Babel is the third installment of the biblical stories created by Sidi Larbi Cherkaoi, the previous two being ‘Foi’ and ‘Myth’. Cherkaoi created them with help from his co-choreographer Damien Jalet. Babel came to Sadlers Wells in May 2010. The word Babel derives from a biblical story ‘The Tower of Babel’. The dictionary describes it as ‘a tower built in an attempt to reach heaven, which God frustrated by confusing the languages of its builders so that they could not understand one another (Genesis 11:1–9)’. Within this essay I will discuss the piece in five main sections; the dancers, the intent, the set, the overall feel and the supporting evidence. The Dancers
I feel the choreographer Sidi Larbi Cherkaoui, obtained his dancers in a very true way. He chose dancers that were removed from their native towns, making it true to the biblical story as each were not comfortable with the English language and culture. Taking influences from all cultures and mixing them together, proving that even though they didn’t share the same language they were capable of coming together and working in unison. Another method of his choosing that I found interesting was that he never auditioned dancers, he kept it very personal by employing friends of friends, which enforces a personalisation to the piece, as they were true people who were hand picked, as opposed to technique dancers dancing choreography. The Intent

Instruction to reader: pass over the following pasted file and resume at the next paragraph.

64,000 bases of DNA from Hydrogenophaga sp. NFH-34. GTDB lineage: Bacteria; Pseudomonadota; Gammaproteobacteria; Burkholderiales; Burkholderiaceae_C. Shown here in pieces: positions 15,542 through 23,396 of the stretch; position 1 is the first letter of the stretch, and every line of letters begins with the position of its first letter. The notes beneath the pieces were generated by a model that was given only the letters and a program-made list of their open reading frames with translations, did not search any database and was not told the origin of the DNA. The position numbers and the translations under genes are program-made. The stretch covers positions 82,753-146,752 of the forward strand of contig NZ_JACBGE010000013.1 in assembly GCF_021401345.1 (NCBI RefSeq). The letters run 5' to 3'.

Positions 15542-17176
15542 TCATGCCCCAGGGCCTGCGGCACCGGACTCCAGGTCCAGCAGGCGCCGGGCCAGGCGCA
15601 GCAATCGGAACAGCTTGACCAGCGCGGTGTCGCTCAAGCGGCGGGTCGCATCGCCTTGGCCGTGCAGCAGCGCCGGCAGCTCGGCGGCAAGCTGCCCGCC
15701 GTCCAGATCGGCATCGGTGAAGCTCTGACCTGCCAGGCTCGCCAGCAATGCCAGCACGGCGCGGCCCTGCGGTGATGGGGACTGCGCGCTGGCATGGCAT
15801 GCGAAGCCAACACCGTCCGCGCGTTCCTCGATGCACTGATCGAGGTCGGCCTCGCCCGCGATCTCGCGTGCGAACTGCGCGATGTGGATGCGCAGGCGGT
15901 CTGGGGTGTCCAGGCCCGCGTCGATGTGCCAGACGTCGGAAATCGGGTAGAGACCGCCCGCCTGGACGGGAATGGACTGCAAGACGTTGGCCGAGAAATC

The intent was clear from the beginning and I feel the piece was too long, revisiting the same idea that we had already established at the very start. The piece was about communication on different levels, it showed this by having a community of culture on stage ranging from the ancient (a motherly Indian woman) to the futuristic (a dominatrix robot doll), this was emphasised on stage when they were separated in different boxes. I enjoyed how Cherkaoui showed how both extremities (the ancient and futuristic) came together, proving we still...
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